It’s been over a year since I slipped into Target and bought my first box of Rogaine, wishing I was wearing a disguise, fearing someone I knew would see me and know (gasp!) that I had thinning hair!
Ha! Like it wasn’t obvious just by looking at me? We can be so silly, can’t we?
I wrote about buying that first box, and the reasons why, in Hair, or the Lack Thereof, and promised I would keep you posted on the results.
Well, over the past year I’ve bought several more boxes of minoxidil, both brand name (Rogaine) and generic from different stores. It doesn’t bother me at all anymore to grab a box off the shelf and toss it in my shopping basket.
I’ve waited to give you a report, though, because minoxidil takes time. I wanted to be sure. But a year is long enough, so here it is, my verdict on minoxidil, aka Rogaine…
It works. It really does.
Now, granted, my hair is still thin and baby fine. Minoxidil won’t change the kind of hair you have; it only stimulates growth. But I can see, per square inch of my scalp, there are definitely more hairs growing.
How do I know? When I part my hair, I no longer see a huge amount of scalp. I just see a normal part. I have also watched lots of little baby hairs grow into adult hairs over the past year. It’s pretty dang exciting!
I’m really not sure what I was so embarrassed about now. Thinning hair is such a common problem for both men and women. I had a huge response to my first post on Vibrant Nation. There are so many companies and products out there trying to make money off of this problem without delivering results. We deserve better than that.
So why is there such a stigma over using minoxidil?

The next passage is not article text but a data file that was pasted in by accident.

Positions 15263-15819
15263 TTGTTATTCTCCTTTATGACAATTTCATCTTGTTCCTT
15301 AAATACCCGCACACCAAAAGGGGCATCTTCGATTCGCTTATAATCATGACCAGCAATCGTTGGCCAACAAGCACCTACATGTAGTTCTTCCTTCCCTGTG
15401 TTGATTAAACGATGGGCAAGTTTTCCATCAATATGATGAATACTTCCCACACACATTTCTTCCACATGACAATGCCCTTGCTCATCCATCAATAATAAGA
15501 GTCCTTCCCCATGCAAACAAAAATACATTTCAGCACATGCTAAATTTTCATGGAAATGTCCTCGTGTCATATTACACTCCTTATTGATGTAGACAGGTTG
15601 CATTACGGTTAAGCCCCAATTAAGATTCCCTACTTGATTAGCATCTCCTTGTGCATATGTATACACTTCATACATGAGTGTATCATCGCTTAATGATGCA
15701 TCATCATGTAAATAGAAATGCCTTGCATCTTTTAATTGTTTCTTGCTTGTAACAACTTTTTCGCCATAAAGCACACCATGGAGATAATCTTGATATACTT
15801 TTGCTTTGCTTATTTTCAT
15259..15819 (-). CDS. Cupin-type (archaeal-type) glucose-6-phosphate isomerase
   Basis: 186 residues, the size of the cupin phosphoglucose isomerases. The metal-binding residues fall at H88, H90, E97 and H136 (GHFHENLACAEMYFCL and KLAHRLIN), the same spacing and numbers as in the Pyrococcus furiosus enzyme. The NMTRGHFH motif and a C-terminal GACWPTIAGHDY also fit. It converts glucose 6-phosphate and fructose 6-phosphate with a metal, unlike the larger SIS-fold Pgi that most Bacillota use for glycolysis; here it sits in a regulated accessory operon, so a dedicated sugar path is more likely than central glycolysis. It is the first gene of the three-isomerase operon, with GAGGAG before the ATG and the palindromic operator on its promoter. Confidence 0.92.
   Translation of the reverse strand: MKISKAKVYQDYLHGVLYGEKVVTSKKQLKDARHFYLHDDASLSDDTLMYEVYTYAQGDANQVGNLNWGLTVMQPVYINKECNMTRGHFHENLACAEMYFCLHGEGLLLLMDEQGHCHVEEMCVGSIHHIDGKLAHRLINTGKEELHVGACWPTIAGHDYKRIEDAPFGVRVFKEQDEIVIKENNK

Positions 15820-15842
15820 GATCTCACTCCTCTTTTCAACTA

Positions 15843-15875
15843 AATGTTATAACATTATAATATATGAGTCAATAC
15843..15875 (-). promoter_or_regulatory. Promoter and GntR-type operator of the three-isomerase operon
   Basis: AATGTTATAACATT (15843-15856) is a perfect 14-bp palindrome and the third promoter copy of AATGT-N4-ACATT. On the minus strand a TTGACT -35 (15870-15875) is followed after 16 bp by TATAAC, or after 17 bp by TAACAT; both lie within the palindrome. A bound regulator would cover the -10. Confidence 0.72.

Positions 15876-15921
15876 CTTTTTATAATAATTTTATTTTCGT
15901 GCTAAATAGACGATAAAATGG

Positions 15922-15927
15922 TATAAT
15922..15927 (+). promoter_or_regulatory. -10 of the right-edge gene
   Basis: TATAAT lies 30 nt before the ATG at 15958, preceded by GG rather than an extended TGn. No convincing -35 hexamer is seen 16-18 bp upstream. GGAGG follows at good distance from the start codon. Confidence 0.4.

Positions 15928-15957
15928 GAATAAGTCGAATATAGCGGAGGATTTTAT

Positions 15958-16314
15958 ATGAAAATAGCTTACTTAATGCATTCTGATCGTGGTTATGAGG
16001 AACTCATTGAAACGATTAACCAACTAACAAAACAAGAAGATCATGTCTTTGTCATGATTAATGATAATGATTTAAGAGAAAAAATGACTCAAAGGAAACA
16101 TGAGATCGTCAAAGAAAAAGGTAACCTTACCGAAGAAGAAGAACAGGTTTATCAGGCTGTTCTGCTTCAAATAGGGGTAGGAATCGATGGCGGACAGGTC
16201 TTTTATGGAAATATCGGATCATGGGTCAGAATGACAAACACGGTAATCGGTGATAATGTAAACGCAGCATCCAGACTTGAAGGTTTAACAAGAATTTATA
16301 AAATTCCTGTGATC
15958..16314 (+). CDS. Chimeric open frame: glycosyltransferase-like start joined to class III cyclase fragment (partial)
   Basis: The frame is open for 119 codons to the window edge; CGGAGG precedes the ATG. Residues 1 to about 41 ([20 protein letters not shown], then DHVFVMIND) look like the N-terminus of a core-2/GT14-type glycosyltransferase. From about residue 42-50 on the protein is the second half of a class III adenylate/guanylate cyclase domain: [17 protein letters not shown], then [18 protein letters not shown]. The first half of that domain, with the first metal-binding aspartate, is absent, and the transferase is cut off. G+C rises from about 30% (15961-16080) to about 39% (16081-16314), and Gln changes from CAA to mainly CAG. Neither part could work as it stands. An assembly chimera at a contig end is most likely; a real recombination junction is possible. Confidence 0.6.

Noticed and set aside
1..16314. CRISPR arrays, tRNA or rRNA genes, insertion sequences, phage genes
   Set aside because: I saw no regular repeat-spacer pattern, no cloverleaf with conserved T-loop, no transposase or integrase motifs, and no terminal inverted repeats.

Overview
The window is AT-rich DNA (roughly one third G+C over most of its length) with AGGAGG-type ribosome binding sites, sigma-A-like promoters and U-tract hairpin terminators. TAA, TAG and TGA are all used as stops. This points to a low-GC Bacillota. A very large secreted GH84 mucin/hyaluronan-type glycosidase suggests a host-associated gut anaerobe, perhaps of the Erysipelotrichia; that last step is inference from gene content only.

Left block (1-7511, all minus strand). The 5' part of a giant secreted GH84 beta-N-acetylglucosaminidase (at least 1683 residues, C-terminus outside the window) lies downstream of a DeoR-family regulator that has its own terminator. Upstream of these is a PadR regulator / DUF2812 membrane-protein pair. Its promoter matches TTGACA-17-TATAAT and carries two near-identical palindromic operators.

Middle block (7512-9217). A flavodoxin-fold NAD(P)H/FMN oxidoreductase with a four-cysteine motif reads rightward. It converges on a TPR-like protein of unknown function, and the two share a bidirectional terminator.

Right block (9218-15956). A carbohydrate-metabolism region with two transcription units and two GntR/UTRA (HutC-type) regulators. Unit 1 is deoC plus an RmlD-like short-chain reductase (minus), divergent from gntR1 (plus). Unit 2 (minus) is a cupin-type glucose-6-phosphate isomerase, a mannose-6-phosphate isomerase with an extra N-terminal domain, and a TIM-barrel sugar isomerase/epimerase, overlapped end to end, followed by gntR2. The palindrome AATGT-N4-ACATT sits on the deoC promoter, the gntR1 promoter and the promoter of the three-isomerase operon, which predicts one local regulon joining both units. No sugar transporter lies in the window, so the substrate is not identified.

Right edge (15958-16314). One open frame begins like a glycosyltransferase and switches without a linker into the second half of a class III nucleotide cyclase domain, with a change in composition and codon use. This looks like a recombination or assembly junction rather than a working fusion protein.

Per my doctor’s suggestion, I totally skipped the women’s version and went straight for the men’s extra-strength. If you’re pregnant or breast-feeding, that’s a no-no. But most women experiencing thinning hair are entering perimenopause, and those warnings don’t apply. The only other warning for women is about facial hair, which worried me a little, but I haven’t experienced that at all.
FYI, the solution works better than foam for women. The dropper provides more accurate measurement and better distribution on the scalp. I learned that the hard way.
You should also not apply minoxidil if you’re having your hair colored that day. Again, another hard lesson. It will sting like your head is on fire! (In all fairness, the instructions tell you that… but I had forgotten!)
You have to apply the solution twice a day, once in the morning and once at night, but it only takes a few seconds. The directions say to apply it a couple of hours before going to bed, but I usually do it right before snuggling with Tom, and he hasn’t grown any extra hair on his shoulder.
Because you massage it into your scalp with your fingers, I always, always, always wash my hands thoroughly after applying it. You’re supposed to wait four hours after application before shampooing, so I often wait to apply it after my shower in the morning, and I’ve noticed it seems to add body to my hair.
One of the most common side effects is itching of the scalp. I didn’t experience that until recently, after months of use. I’m pretty sure it was because I forgot that warning about using it on the day you were getting your hair colored…
So, do I now have a head full of lush hair, thanks to minoxidil?
But I do have hair covering my scalp, and I know there are some of you out there who will know… that’s enough.
P.S. I wasn’t paid anything by anyone for this post.
[Read Barbara’s first post in this series, Midlife hair (or rather the lack thereof)